Our faces contain ‘barcodes’ of information which help us recognise people and may have implications for improving face recognition software, according to a study of the UCL Institute of Ophthalmology. Faces are unique in their ability to convey a vast range of information about people, including their gender, age, and mood. For social animals, such as humans, the ability to locate a face is important as this is where we pick up many of our cues for social interactions. While recognising a person’s face is a complex process, the first steps to processing visual information in the brain are thought to be more basic and to rely on the orientation of features such as lines. By manipulating images of the faces of celebrities such as Coldplay’s Chris Martin (incidentally, a UCL Greek & Latin alumnus) and actor George Clooney, the University of Stirling showed that nearly all the information we need to recognise faces is contained in horizontal lines, such as the line of the eyebrows, the eyes and the lips. Further analysis revealed that these features could be simplified into black and white lines of information – in other words, barcodes. Exposed skin on our forehead and cheeks tends to be shiny whilst our eyebrows and lips and the shadows cast in the eye sockets and under the nose tend to be darker.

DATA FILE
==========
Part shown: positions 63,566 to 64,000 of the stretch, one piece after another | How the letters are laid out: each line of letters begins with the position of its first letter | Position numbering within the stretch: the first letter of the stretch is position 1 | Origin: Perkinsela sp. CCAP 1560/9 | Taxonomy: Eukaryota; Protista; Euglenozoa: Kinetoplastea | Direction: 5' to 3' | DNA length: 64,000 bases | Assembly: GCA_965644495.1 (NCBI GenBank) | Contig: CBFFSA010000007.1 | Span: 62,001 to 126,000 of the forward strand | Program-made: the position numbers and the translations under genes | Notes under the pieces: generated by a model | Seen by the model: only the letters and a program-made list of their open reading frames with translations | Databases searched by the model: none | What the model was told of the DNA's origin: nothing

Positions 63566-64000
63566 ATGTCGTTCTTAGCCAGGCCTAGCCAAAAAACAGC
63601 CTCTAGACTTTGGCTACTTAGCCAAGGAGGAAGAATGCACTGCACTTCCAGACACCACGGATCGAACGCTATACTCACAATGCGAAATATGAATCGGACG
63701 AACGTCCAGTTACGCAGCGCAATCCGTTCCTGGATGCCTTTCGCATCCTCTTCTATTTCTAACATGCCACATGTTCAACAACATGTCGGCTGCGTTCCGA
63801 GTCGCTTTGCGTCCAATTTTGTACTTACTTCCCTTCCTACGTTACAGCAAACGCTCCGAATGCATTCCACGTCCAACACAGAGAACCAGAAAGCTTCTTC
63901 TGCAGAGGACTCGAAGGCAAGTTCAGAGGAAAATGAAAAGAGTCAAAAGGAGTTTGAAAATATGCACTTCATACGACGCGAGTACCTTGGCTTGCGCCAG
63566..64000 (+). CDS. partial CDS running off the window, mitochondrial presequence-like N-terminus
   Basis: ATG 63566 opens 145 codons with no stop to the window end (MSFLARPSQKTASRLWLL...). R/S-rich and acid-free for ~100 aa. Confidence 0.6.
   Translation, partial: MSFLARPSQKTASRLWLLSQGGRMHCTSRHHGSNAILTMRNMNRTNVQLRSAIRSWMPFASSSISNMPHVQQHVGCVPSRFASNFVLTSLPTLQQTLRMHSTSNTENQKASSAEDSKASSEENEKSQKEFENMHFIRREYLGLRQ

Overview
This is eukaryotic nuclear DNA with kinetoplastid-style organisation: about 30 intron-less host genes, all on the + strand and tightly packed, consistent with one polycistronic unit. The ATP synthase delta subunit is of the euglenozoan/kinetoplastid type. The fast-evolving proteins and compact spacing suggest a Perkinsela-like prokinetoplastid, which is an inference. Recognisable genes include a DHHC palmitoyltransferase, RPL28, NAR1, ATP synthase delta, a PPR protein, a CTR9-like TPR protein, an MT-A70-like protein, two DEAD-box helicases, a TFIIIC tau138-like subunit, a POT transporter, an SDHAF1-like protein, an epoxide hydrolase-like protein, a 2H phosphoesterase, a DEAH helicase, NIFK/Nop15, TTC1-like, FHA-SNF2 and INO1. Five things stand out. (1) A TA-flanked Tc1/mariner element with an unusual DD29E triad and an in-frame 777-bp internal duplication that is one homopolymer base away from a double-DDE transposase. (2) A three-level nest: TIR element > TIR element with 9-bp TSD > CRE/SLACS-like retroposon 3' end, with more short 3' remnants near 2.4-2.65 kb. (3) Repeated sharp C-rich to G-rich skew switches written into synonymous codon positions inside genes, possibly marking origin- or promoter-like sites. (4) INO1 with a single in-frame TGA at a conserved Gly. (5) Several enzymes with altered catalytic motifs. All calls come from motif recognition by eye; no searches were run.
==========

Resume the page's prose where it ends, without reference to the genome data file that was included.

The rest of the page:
The resulting horizontal stripes of information are reminiscent of a supermarket barcode. Supermarket barcodes were developed as an efficient way of providing information: straight, one-dimensional lines are far easier to process than two-dimensional characters such as numbers. In a similar way, our faces may have evolved to allow us to convey effectively the information needed to recognise them. Researchers analysed various natural images, such as flowers and landscapes, and found that faces are unique in conveying all their useful information in horizontal stripes. The barcode pattern has many advantages: it can be recognised efficiently by the visual parts of the brain; is easy to locate in complex scenes; and appears to be resistant to changes in the overall appearance of the face. The research may have implications for improving face recognition software, for example, for use at an airport where police may need to locate a suspect in a crowd on CCTV cameras. The ability of such software to recognise individuals has improved vastly, but is still poor at the first step: locating faces in complex scenes. The research may also help explain our ability to see faces where they do not exist, for example in clouds or in flames.